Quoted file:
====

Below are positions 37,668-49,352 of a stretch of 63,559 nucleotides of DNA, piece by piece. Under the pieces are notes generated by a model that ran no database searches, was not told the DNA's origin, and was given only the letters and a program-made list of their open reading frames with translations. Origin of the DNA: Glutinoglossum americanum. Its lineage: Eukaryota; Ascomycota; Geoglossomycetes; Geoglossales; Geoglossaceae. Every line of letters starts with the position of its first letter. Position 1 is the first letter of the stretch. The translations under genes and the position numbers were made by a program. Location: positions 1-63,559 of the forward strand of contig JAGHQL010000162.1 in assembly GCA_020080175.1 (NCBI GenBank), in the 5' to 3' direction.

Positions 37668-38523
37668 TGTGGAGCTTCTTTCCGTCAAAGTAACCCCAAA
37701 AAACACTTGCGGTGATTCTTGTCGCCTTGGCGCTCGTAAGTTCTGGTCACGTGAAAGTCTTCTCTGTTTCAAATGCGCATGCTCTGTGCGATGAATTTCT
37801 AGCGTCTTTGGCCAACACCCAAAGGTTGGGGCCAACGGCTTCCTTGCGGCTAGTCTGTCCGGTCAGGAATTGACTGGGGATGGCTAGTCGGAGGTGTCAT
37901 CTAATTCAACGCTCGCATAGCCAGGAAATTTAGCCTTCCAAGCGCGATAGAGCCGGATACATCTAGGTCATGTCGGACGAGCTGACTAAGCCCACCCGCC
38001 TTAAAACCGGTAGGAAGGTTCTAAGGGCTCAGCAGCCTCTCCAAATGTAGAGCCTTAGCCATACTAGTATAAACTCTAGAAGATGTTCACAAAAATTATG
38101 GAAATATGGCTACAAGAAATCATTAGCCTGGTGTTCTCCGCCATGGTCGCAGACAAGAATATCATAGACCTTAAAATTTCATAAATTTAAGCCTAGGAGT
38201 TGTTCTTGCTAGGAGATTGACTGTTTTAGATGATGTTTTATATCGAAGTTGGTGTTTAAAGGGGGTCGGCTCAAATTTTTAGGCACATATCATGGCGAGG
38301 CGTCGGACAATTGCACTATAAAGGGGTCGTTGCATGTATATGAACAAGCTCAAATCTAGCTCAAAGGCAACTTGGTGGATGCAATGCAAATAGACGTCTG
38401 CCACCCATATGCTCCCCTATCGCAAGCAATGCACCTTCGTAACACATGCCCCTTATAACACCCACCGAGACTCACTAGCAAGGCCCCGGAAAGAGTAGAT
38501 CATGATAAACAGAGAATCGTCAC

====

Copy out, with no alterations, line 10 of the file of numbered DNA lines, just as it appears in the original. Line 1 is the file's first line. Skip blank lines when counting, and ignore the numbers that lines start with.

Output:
38301 CGTCGGACAATTGCACTATAAAGGGGTCGTTGCATGTATATGAACAAGCTCAAATCTAGCTCAAAGGCAACTTGGTGGATGCAATGCAAATAGACGTCTG